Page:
Travis paces back and forth while he tries to figure out what to text Emmett. The goal is vaguely flirty. The reality is awkward as hell. Warren overhears and asks what’s going on between them. Travis evades the question. Later, Warren calls Bailey and reassures her they’ll “fight this.” And again, no good feelings here.
Vic and Jack warm up the pierogi while they talk about Vic’s father. Vic thinks the restaurant was her parent’s baby, but Jack thinks she’s wrong about that. The crew gathers in the lounge, preparing to eat pierogi and watch TV. They’re joking about the Zamboni fire. The entire atmosphere is just joyous. We know what’s about to happen, though, thanks to a call between Sullivan and Webber.
Once Miller turns on the TV, they watch the coverage of George Floyd’s death, even though his name is never explicitly said. All the air goes out of the room. Everyone is horrified and disgusted. Travis reaches out for Vic. Andy looks to Sullivan. As the news anchor says they held him down for 8 minutes and 46 seconds, Andy recalls how long they spent reviving Wayne. Miller just looks straight ahead and says, “They spent more time ending that man’s life than we spent saving one.” We fade to black for the week.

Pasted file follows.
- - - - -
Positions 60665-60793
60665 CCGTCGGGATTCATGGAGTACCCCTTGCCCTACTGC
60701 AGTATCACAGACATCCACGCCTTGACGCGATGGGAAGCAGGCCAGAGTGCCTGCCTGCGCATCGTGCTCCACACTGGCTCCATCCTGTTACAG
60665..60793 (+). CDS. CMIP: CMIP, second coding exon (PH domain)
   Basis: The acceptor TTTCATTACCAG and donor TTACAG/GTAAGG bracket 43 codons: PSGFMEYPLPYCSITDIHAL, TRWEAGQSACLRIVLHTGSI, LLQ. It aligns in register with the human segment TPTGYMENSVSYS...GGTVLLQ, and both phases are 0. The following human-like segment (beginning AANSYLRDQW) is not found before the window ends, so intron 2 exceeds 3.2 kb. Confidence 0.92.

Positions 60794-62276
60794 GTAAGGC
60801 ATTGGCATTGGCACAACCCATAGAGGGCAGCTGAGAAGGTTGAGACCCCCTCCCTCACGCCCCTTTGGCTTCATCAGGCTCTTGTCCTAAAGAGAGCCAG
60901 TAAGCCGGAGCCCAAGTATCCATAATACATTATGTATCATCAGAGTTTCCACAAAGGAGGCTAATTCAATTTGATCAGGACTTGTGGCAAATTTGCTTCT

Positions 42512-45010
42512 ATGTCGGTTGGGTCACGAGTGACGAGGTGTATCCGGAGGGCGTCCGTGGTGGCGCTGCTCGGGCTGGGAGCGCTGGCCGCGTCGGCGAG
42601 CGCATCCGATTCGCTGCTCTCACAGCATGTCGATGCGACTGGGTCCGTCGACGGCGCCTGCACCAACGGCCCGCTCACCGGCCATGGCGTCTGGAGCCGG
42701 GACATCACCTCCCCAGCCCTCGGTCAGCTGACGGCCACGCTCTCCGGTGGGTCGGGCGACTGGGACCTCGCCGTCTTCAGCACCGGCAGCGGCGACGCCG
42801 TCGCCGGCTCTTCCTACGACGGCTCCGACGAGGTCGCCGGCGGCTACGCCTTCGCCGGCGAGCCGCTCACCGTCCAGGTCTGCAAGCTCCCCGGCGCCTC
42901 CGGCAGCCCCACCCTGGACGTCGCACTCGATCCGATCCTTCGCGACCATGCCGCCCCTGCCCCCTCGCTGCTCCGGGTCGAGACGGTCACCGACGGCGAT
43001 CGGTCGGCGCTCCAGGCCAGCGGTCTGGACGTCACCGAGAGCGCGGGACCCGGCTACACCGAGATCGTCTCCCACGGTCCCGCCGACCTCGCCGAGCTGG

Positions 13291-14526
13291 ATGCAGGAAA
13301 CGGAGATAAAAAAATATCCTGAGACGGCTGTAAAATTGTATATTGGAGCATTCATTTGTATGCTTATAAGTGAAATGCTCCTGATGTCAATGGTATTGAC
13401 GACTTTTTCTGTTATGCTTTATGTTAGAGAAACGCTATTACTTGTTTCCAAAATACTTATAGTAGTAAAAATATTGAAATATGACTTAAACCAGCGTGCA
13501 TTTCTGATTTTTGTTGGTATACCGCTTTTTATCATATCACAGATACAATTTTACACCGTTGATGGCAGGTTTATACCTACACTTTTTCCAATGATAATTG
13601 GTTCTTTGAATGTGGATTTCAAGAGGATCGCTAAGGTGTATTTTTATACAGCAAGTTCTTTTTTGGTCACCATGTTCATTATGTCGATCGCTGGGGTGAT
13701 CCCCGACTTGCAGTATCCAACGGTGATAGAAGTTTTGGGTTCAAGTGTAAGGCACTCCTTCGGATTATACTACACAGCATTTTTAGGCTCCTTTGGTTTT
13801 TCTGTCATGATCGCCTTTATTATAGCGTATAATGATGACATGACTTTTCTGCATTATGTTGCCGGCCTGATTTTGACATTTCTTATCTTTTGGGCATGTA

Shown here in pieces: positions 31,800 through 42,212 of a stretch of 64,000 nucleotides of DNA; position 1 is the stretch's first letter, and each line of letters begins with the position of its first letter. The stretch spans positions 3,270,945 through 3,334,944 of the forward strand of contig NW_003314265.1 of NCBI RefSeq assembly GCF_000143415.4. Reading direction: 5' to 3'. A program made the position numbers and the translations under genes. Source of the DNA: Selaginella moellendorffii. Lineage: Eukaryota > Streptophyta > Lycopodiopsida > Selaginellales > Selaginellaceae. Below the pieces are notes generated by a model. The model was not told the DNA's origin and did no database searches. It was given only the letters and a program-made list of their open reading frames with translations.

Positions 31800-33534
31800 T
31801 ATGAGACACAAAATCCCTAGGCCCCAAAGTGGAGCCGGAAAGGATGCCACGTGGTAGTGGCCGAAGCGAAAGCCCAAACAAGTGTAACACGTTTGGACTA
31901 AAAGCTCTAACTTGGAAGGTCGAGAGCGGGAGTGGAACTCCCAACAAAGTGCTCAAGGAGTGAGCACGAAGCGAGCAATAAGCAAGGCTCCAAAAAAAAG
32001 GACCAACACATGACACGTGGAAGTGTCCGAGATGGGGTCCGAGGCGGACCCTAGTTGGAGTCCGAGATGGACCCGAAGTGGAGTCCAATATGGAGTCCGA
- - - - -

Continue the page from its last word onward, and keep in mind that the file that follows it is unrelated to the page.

There’s no way the writers would know the country would be in the middle of the Derek Chauvin trial the same week this aired, but that made it even more poignant. Many shows have attempted to address police brutality this season, some with more finesse than others. Station 19 has felt the most authentic. It has never felt like a “very special episode” to tick off a box. It has always felt true to life. I cannot praise this show enough for this storyline. The show feels like it’s getting better every week.